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The average 8- to 18-year-old spends more than seven hours a day fixated on a screen, whether it's a computer, smartphone, tablet, video game or TV, the latest evidence shows.
Teenagers who exceed two hours daily of recreational screen time are nearly twice as likely to be overweight or obese, the review showed. Excess weight increases the risk of heart disease, diabetes and other health problems.
"Total media use increased by about 20 percent from 1999 to 2009, with most of that jump happening since 2004, and driven mainly by increases in computer use," said study lead author Tracie Barnett. She's a researcher at the INRS-Institut Armand Frappier and Sainte-Justine University Hospital Research Center in Montreal.
This and other evidence supports the American Heart Association's longstanding recommendation that children and teens get no more than two hours a day of recreational screen time, Barnett and her colleagues concluded.
"The more time you spent on these screen-based devices, the greater the odds of being overweight or obese," Barnett said.
The percentage of obese kids in the United States has more than tripled since the 1970s to include nearly 1 in 5 school-age children, according to the U.S. Centers for Disease Control and Prevention.
But the TV is no longer the main creator of childhood couch potatoes.
Traditional television viewing has decreased over the past 10 years, while time spent with other screen-based devices has surged, the researchers found.
"Although kids seem to be spending less time watching television, they're still viewing TV content. They're just doing it on these new devices," Barnett explained. "It means they are still sedentary with these other types of screen-based recreational devices."
Kids are being exposed to screens at an incredibly young age, the researchers discovered. One recent study found that average daily television time among children under 2 ranged from a half-hour to more than three hours.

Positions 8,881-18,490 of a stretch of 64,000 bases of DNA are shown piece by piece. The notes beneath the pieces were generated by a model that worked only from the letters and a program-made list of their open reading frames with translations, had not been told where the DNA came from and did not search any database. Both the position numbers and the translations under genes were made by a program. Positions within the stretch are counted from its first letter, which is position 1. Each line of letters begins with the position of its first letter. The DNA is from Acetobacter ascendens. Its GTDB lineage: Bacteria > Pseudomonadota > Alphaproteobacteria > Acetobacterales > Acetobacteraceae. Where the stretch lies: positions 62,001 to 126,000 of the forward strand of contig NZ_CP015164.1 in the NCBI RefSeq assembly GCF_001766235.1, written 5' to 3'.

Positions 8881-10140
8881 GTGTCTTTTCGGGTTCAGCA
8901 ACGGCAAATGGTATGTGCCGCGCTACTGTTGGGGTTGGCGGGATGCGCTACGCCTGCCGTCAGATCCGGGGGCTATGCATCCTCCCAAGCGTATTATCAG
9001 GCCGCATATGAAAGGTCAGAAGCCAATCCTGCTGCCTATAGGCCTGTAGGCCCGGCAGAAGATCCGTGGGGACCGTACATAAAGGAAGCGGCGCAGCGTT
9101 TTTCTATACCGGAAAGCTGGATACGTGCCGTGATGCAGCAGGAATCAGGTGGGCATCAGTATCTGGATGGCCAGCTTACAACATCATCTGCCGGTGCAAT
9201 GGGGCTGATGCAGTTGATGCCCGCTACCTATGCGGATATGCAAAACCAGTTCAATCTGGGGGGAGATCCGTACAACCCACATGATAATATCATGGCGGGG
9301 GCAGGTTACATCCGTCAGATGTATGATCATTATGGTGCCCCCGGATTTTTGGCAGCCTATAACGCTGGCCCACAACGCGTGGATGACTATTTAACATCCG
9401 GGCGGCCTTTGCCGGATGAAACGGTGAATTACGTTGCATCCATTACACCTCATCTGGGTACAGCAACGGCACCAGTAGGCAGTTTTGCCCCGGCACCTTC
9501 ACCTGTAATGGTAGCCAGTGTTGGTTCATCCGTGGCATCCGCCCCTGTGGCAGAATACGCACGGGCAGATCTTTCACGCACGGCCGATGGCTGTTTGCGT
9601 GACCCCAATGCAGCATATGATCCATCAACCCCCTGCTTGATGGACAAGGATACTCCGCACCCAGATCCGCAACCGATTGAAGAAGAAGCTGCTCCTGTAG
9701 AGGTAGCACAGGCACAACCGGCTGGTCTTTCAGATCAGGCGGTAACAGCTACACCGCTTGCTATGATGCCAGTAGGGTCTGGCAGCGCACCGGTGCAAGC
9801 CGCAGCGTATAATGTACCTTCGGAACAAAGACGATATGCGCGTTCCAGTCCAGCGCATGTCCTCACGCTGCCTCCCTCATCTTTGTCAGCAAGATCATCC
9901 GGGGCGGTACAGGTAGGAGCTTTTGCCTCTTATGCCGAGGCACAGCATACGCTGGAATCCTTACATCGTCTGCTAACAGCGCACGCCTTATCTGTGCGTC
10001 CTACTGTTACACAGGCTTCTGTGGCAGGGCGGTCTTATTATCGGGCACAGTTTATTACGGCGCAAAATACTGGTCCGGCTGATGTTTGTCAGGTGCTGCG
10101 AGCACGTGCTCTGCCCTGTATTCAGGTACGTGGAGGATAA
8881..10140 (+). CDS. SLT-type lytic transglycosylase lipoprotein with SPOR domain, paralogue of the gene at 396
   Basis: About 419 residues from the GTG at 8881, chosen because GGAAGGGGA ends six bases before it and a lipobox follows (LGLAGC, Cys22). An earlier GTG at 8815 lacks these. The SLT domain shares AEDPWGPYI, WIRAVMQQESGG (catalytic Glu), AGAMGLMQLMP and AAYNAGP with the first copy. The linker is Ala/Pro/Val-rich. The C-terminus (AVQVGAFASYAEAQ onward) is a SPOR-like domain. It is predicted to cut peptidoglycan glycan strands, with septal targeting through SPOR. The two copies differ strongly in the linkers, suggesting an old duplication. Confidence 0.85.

"That's shocking to me," said Dr. Martha Gulati, cardiology division chief for the University of Arizona College of Medicine-Phoenix. "I don't know if the screen had become their babysitter, but I don't think that is what children are really meant to interact with."
Further, there's still a link between time spent on a screen and the likelihood of excess weight.
The percentage of kids who spend more than two hours a day with a screen has increased by about a third in recent years, Barnett said -- from about 16.4 percent in 2003 to 21.7 percent in 2007.
It makes sense that screen time will be sedentary, said Gulati, who is editor-in-chief of CardioSmart.org, the American College of Cardiology's patient information website.
"If they're texting their friends, most of the time they're sitting down to text. If they're on Instagram or Snapchat or whatever, they're usually sitting," she said.
But Barnett and Gulati both admit that limiting screen time to two hours will be tough for most parents.
"Two hours is a great goal," Gulati said. "I don't think people should be sitting for so much of their time, either children or adults. Realistically, I think that's going to be a very hard goal for parents to hold their children to."
Barnett suggested that parents who want to limit their kids' screen time might do better to focus on other things that the children could be doing.
"Getting face-to-face time, getting time outdoors, making sure there are pursuits that are free of devices -- I think that will necessarily reduce and control screen time," Barnett said.
Gulati added that parents can also help by setting a good example and limiting their own use of screen devices.
"If their parents go out for a walk every evening, children learn that is something you do as a family," she said. "If parents are watching TV all the time, children tend to watch TV as well."
The heart association recommends banning screen devices from the dinner table and from bedrooms. Other possible ideas include:
- Setting aside time for physical activity as a family, preferably on a daily basis.
- Planning TV watching in advance, picking select shows you want to watch and avoiding channel-surfing.
- Avoiding use of TV or devices as a reward or a punishment for good or bad behavior.
The review was published online Aug. 6 in the American Heart Association journal Circulation.
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SOURCES: Tracie Barnett, Ph.D., researcher, INRS-Institut Armand Frappier and Sainte-Justine University Hospital Research Center, Montreal, Canada; Martha Gulati, M.D., M.S., cardiology division chief, University of Arizona College of Medicine-Phoenix; Aug. 6, 2018; Circulation, online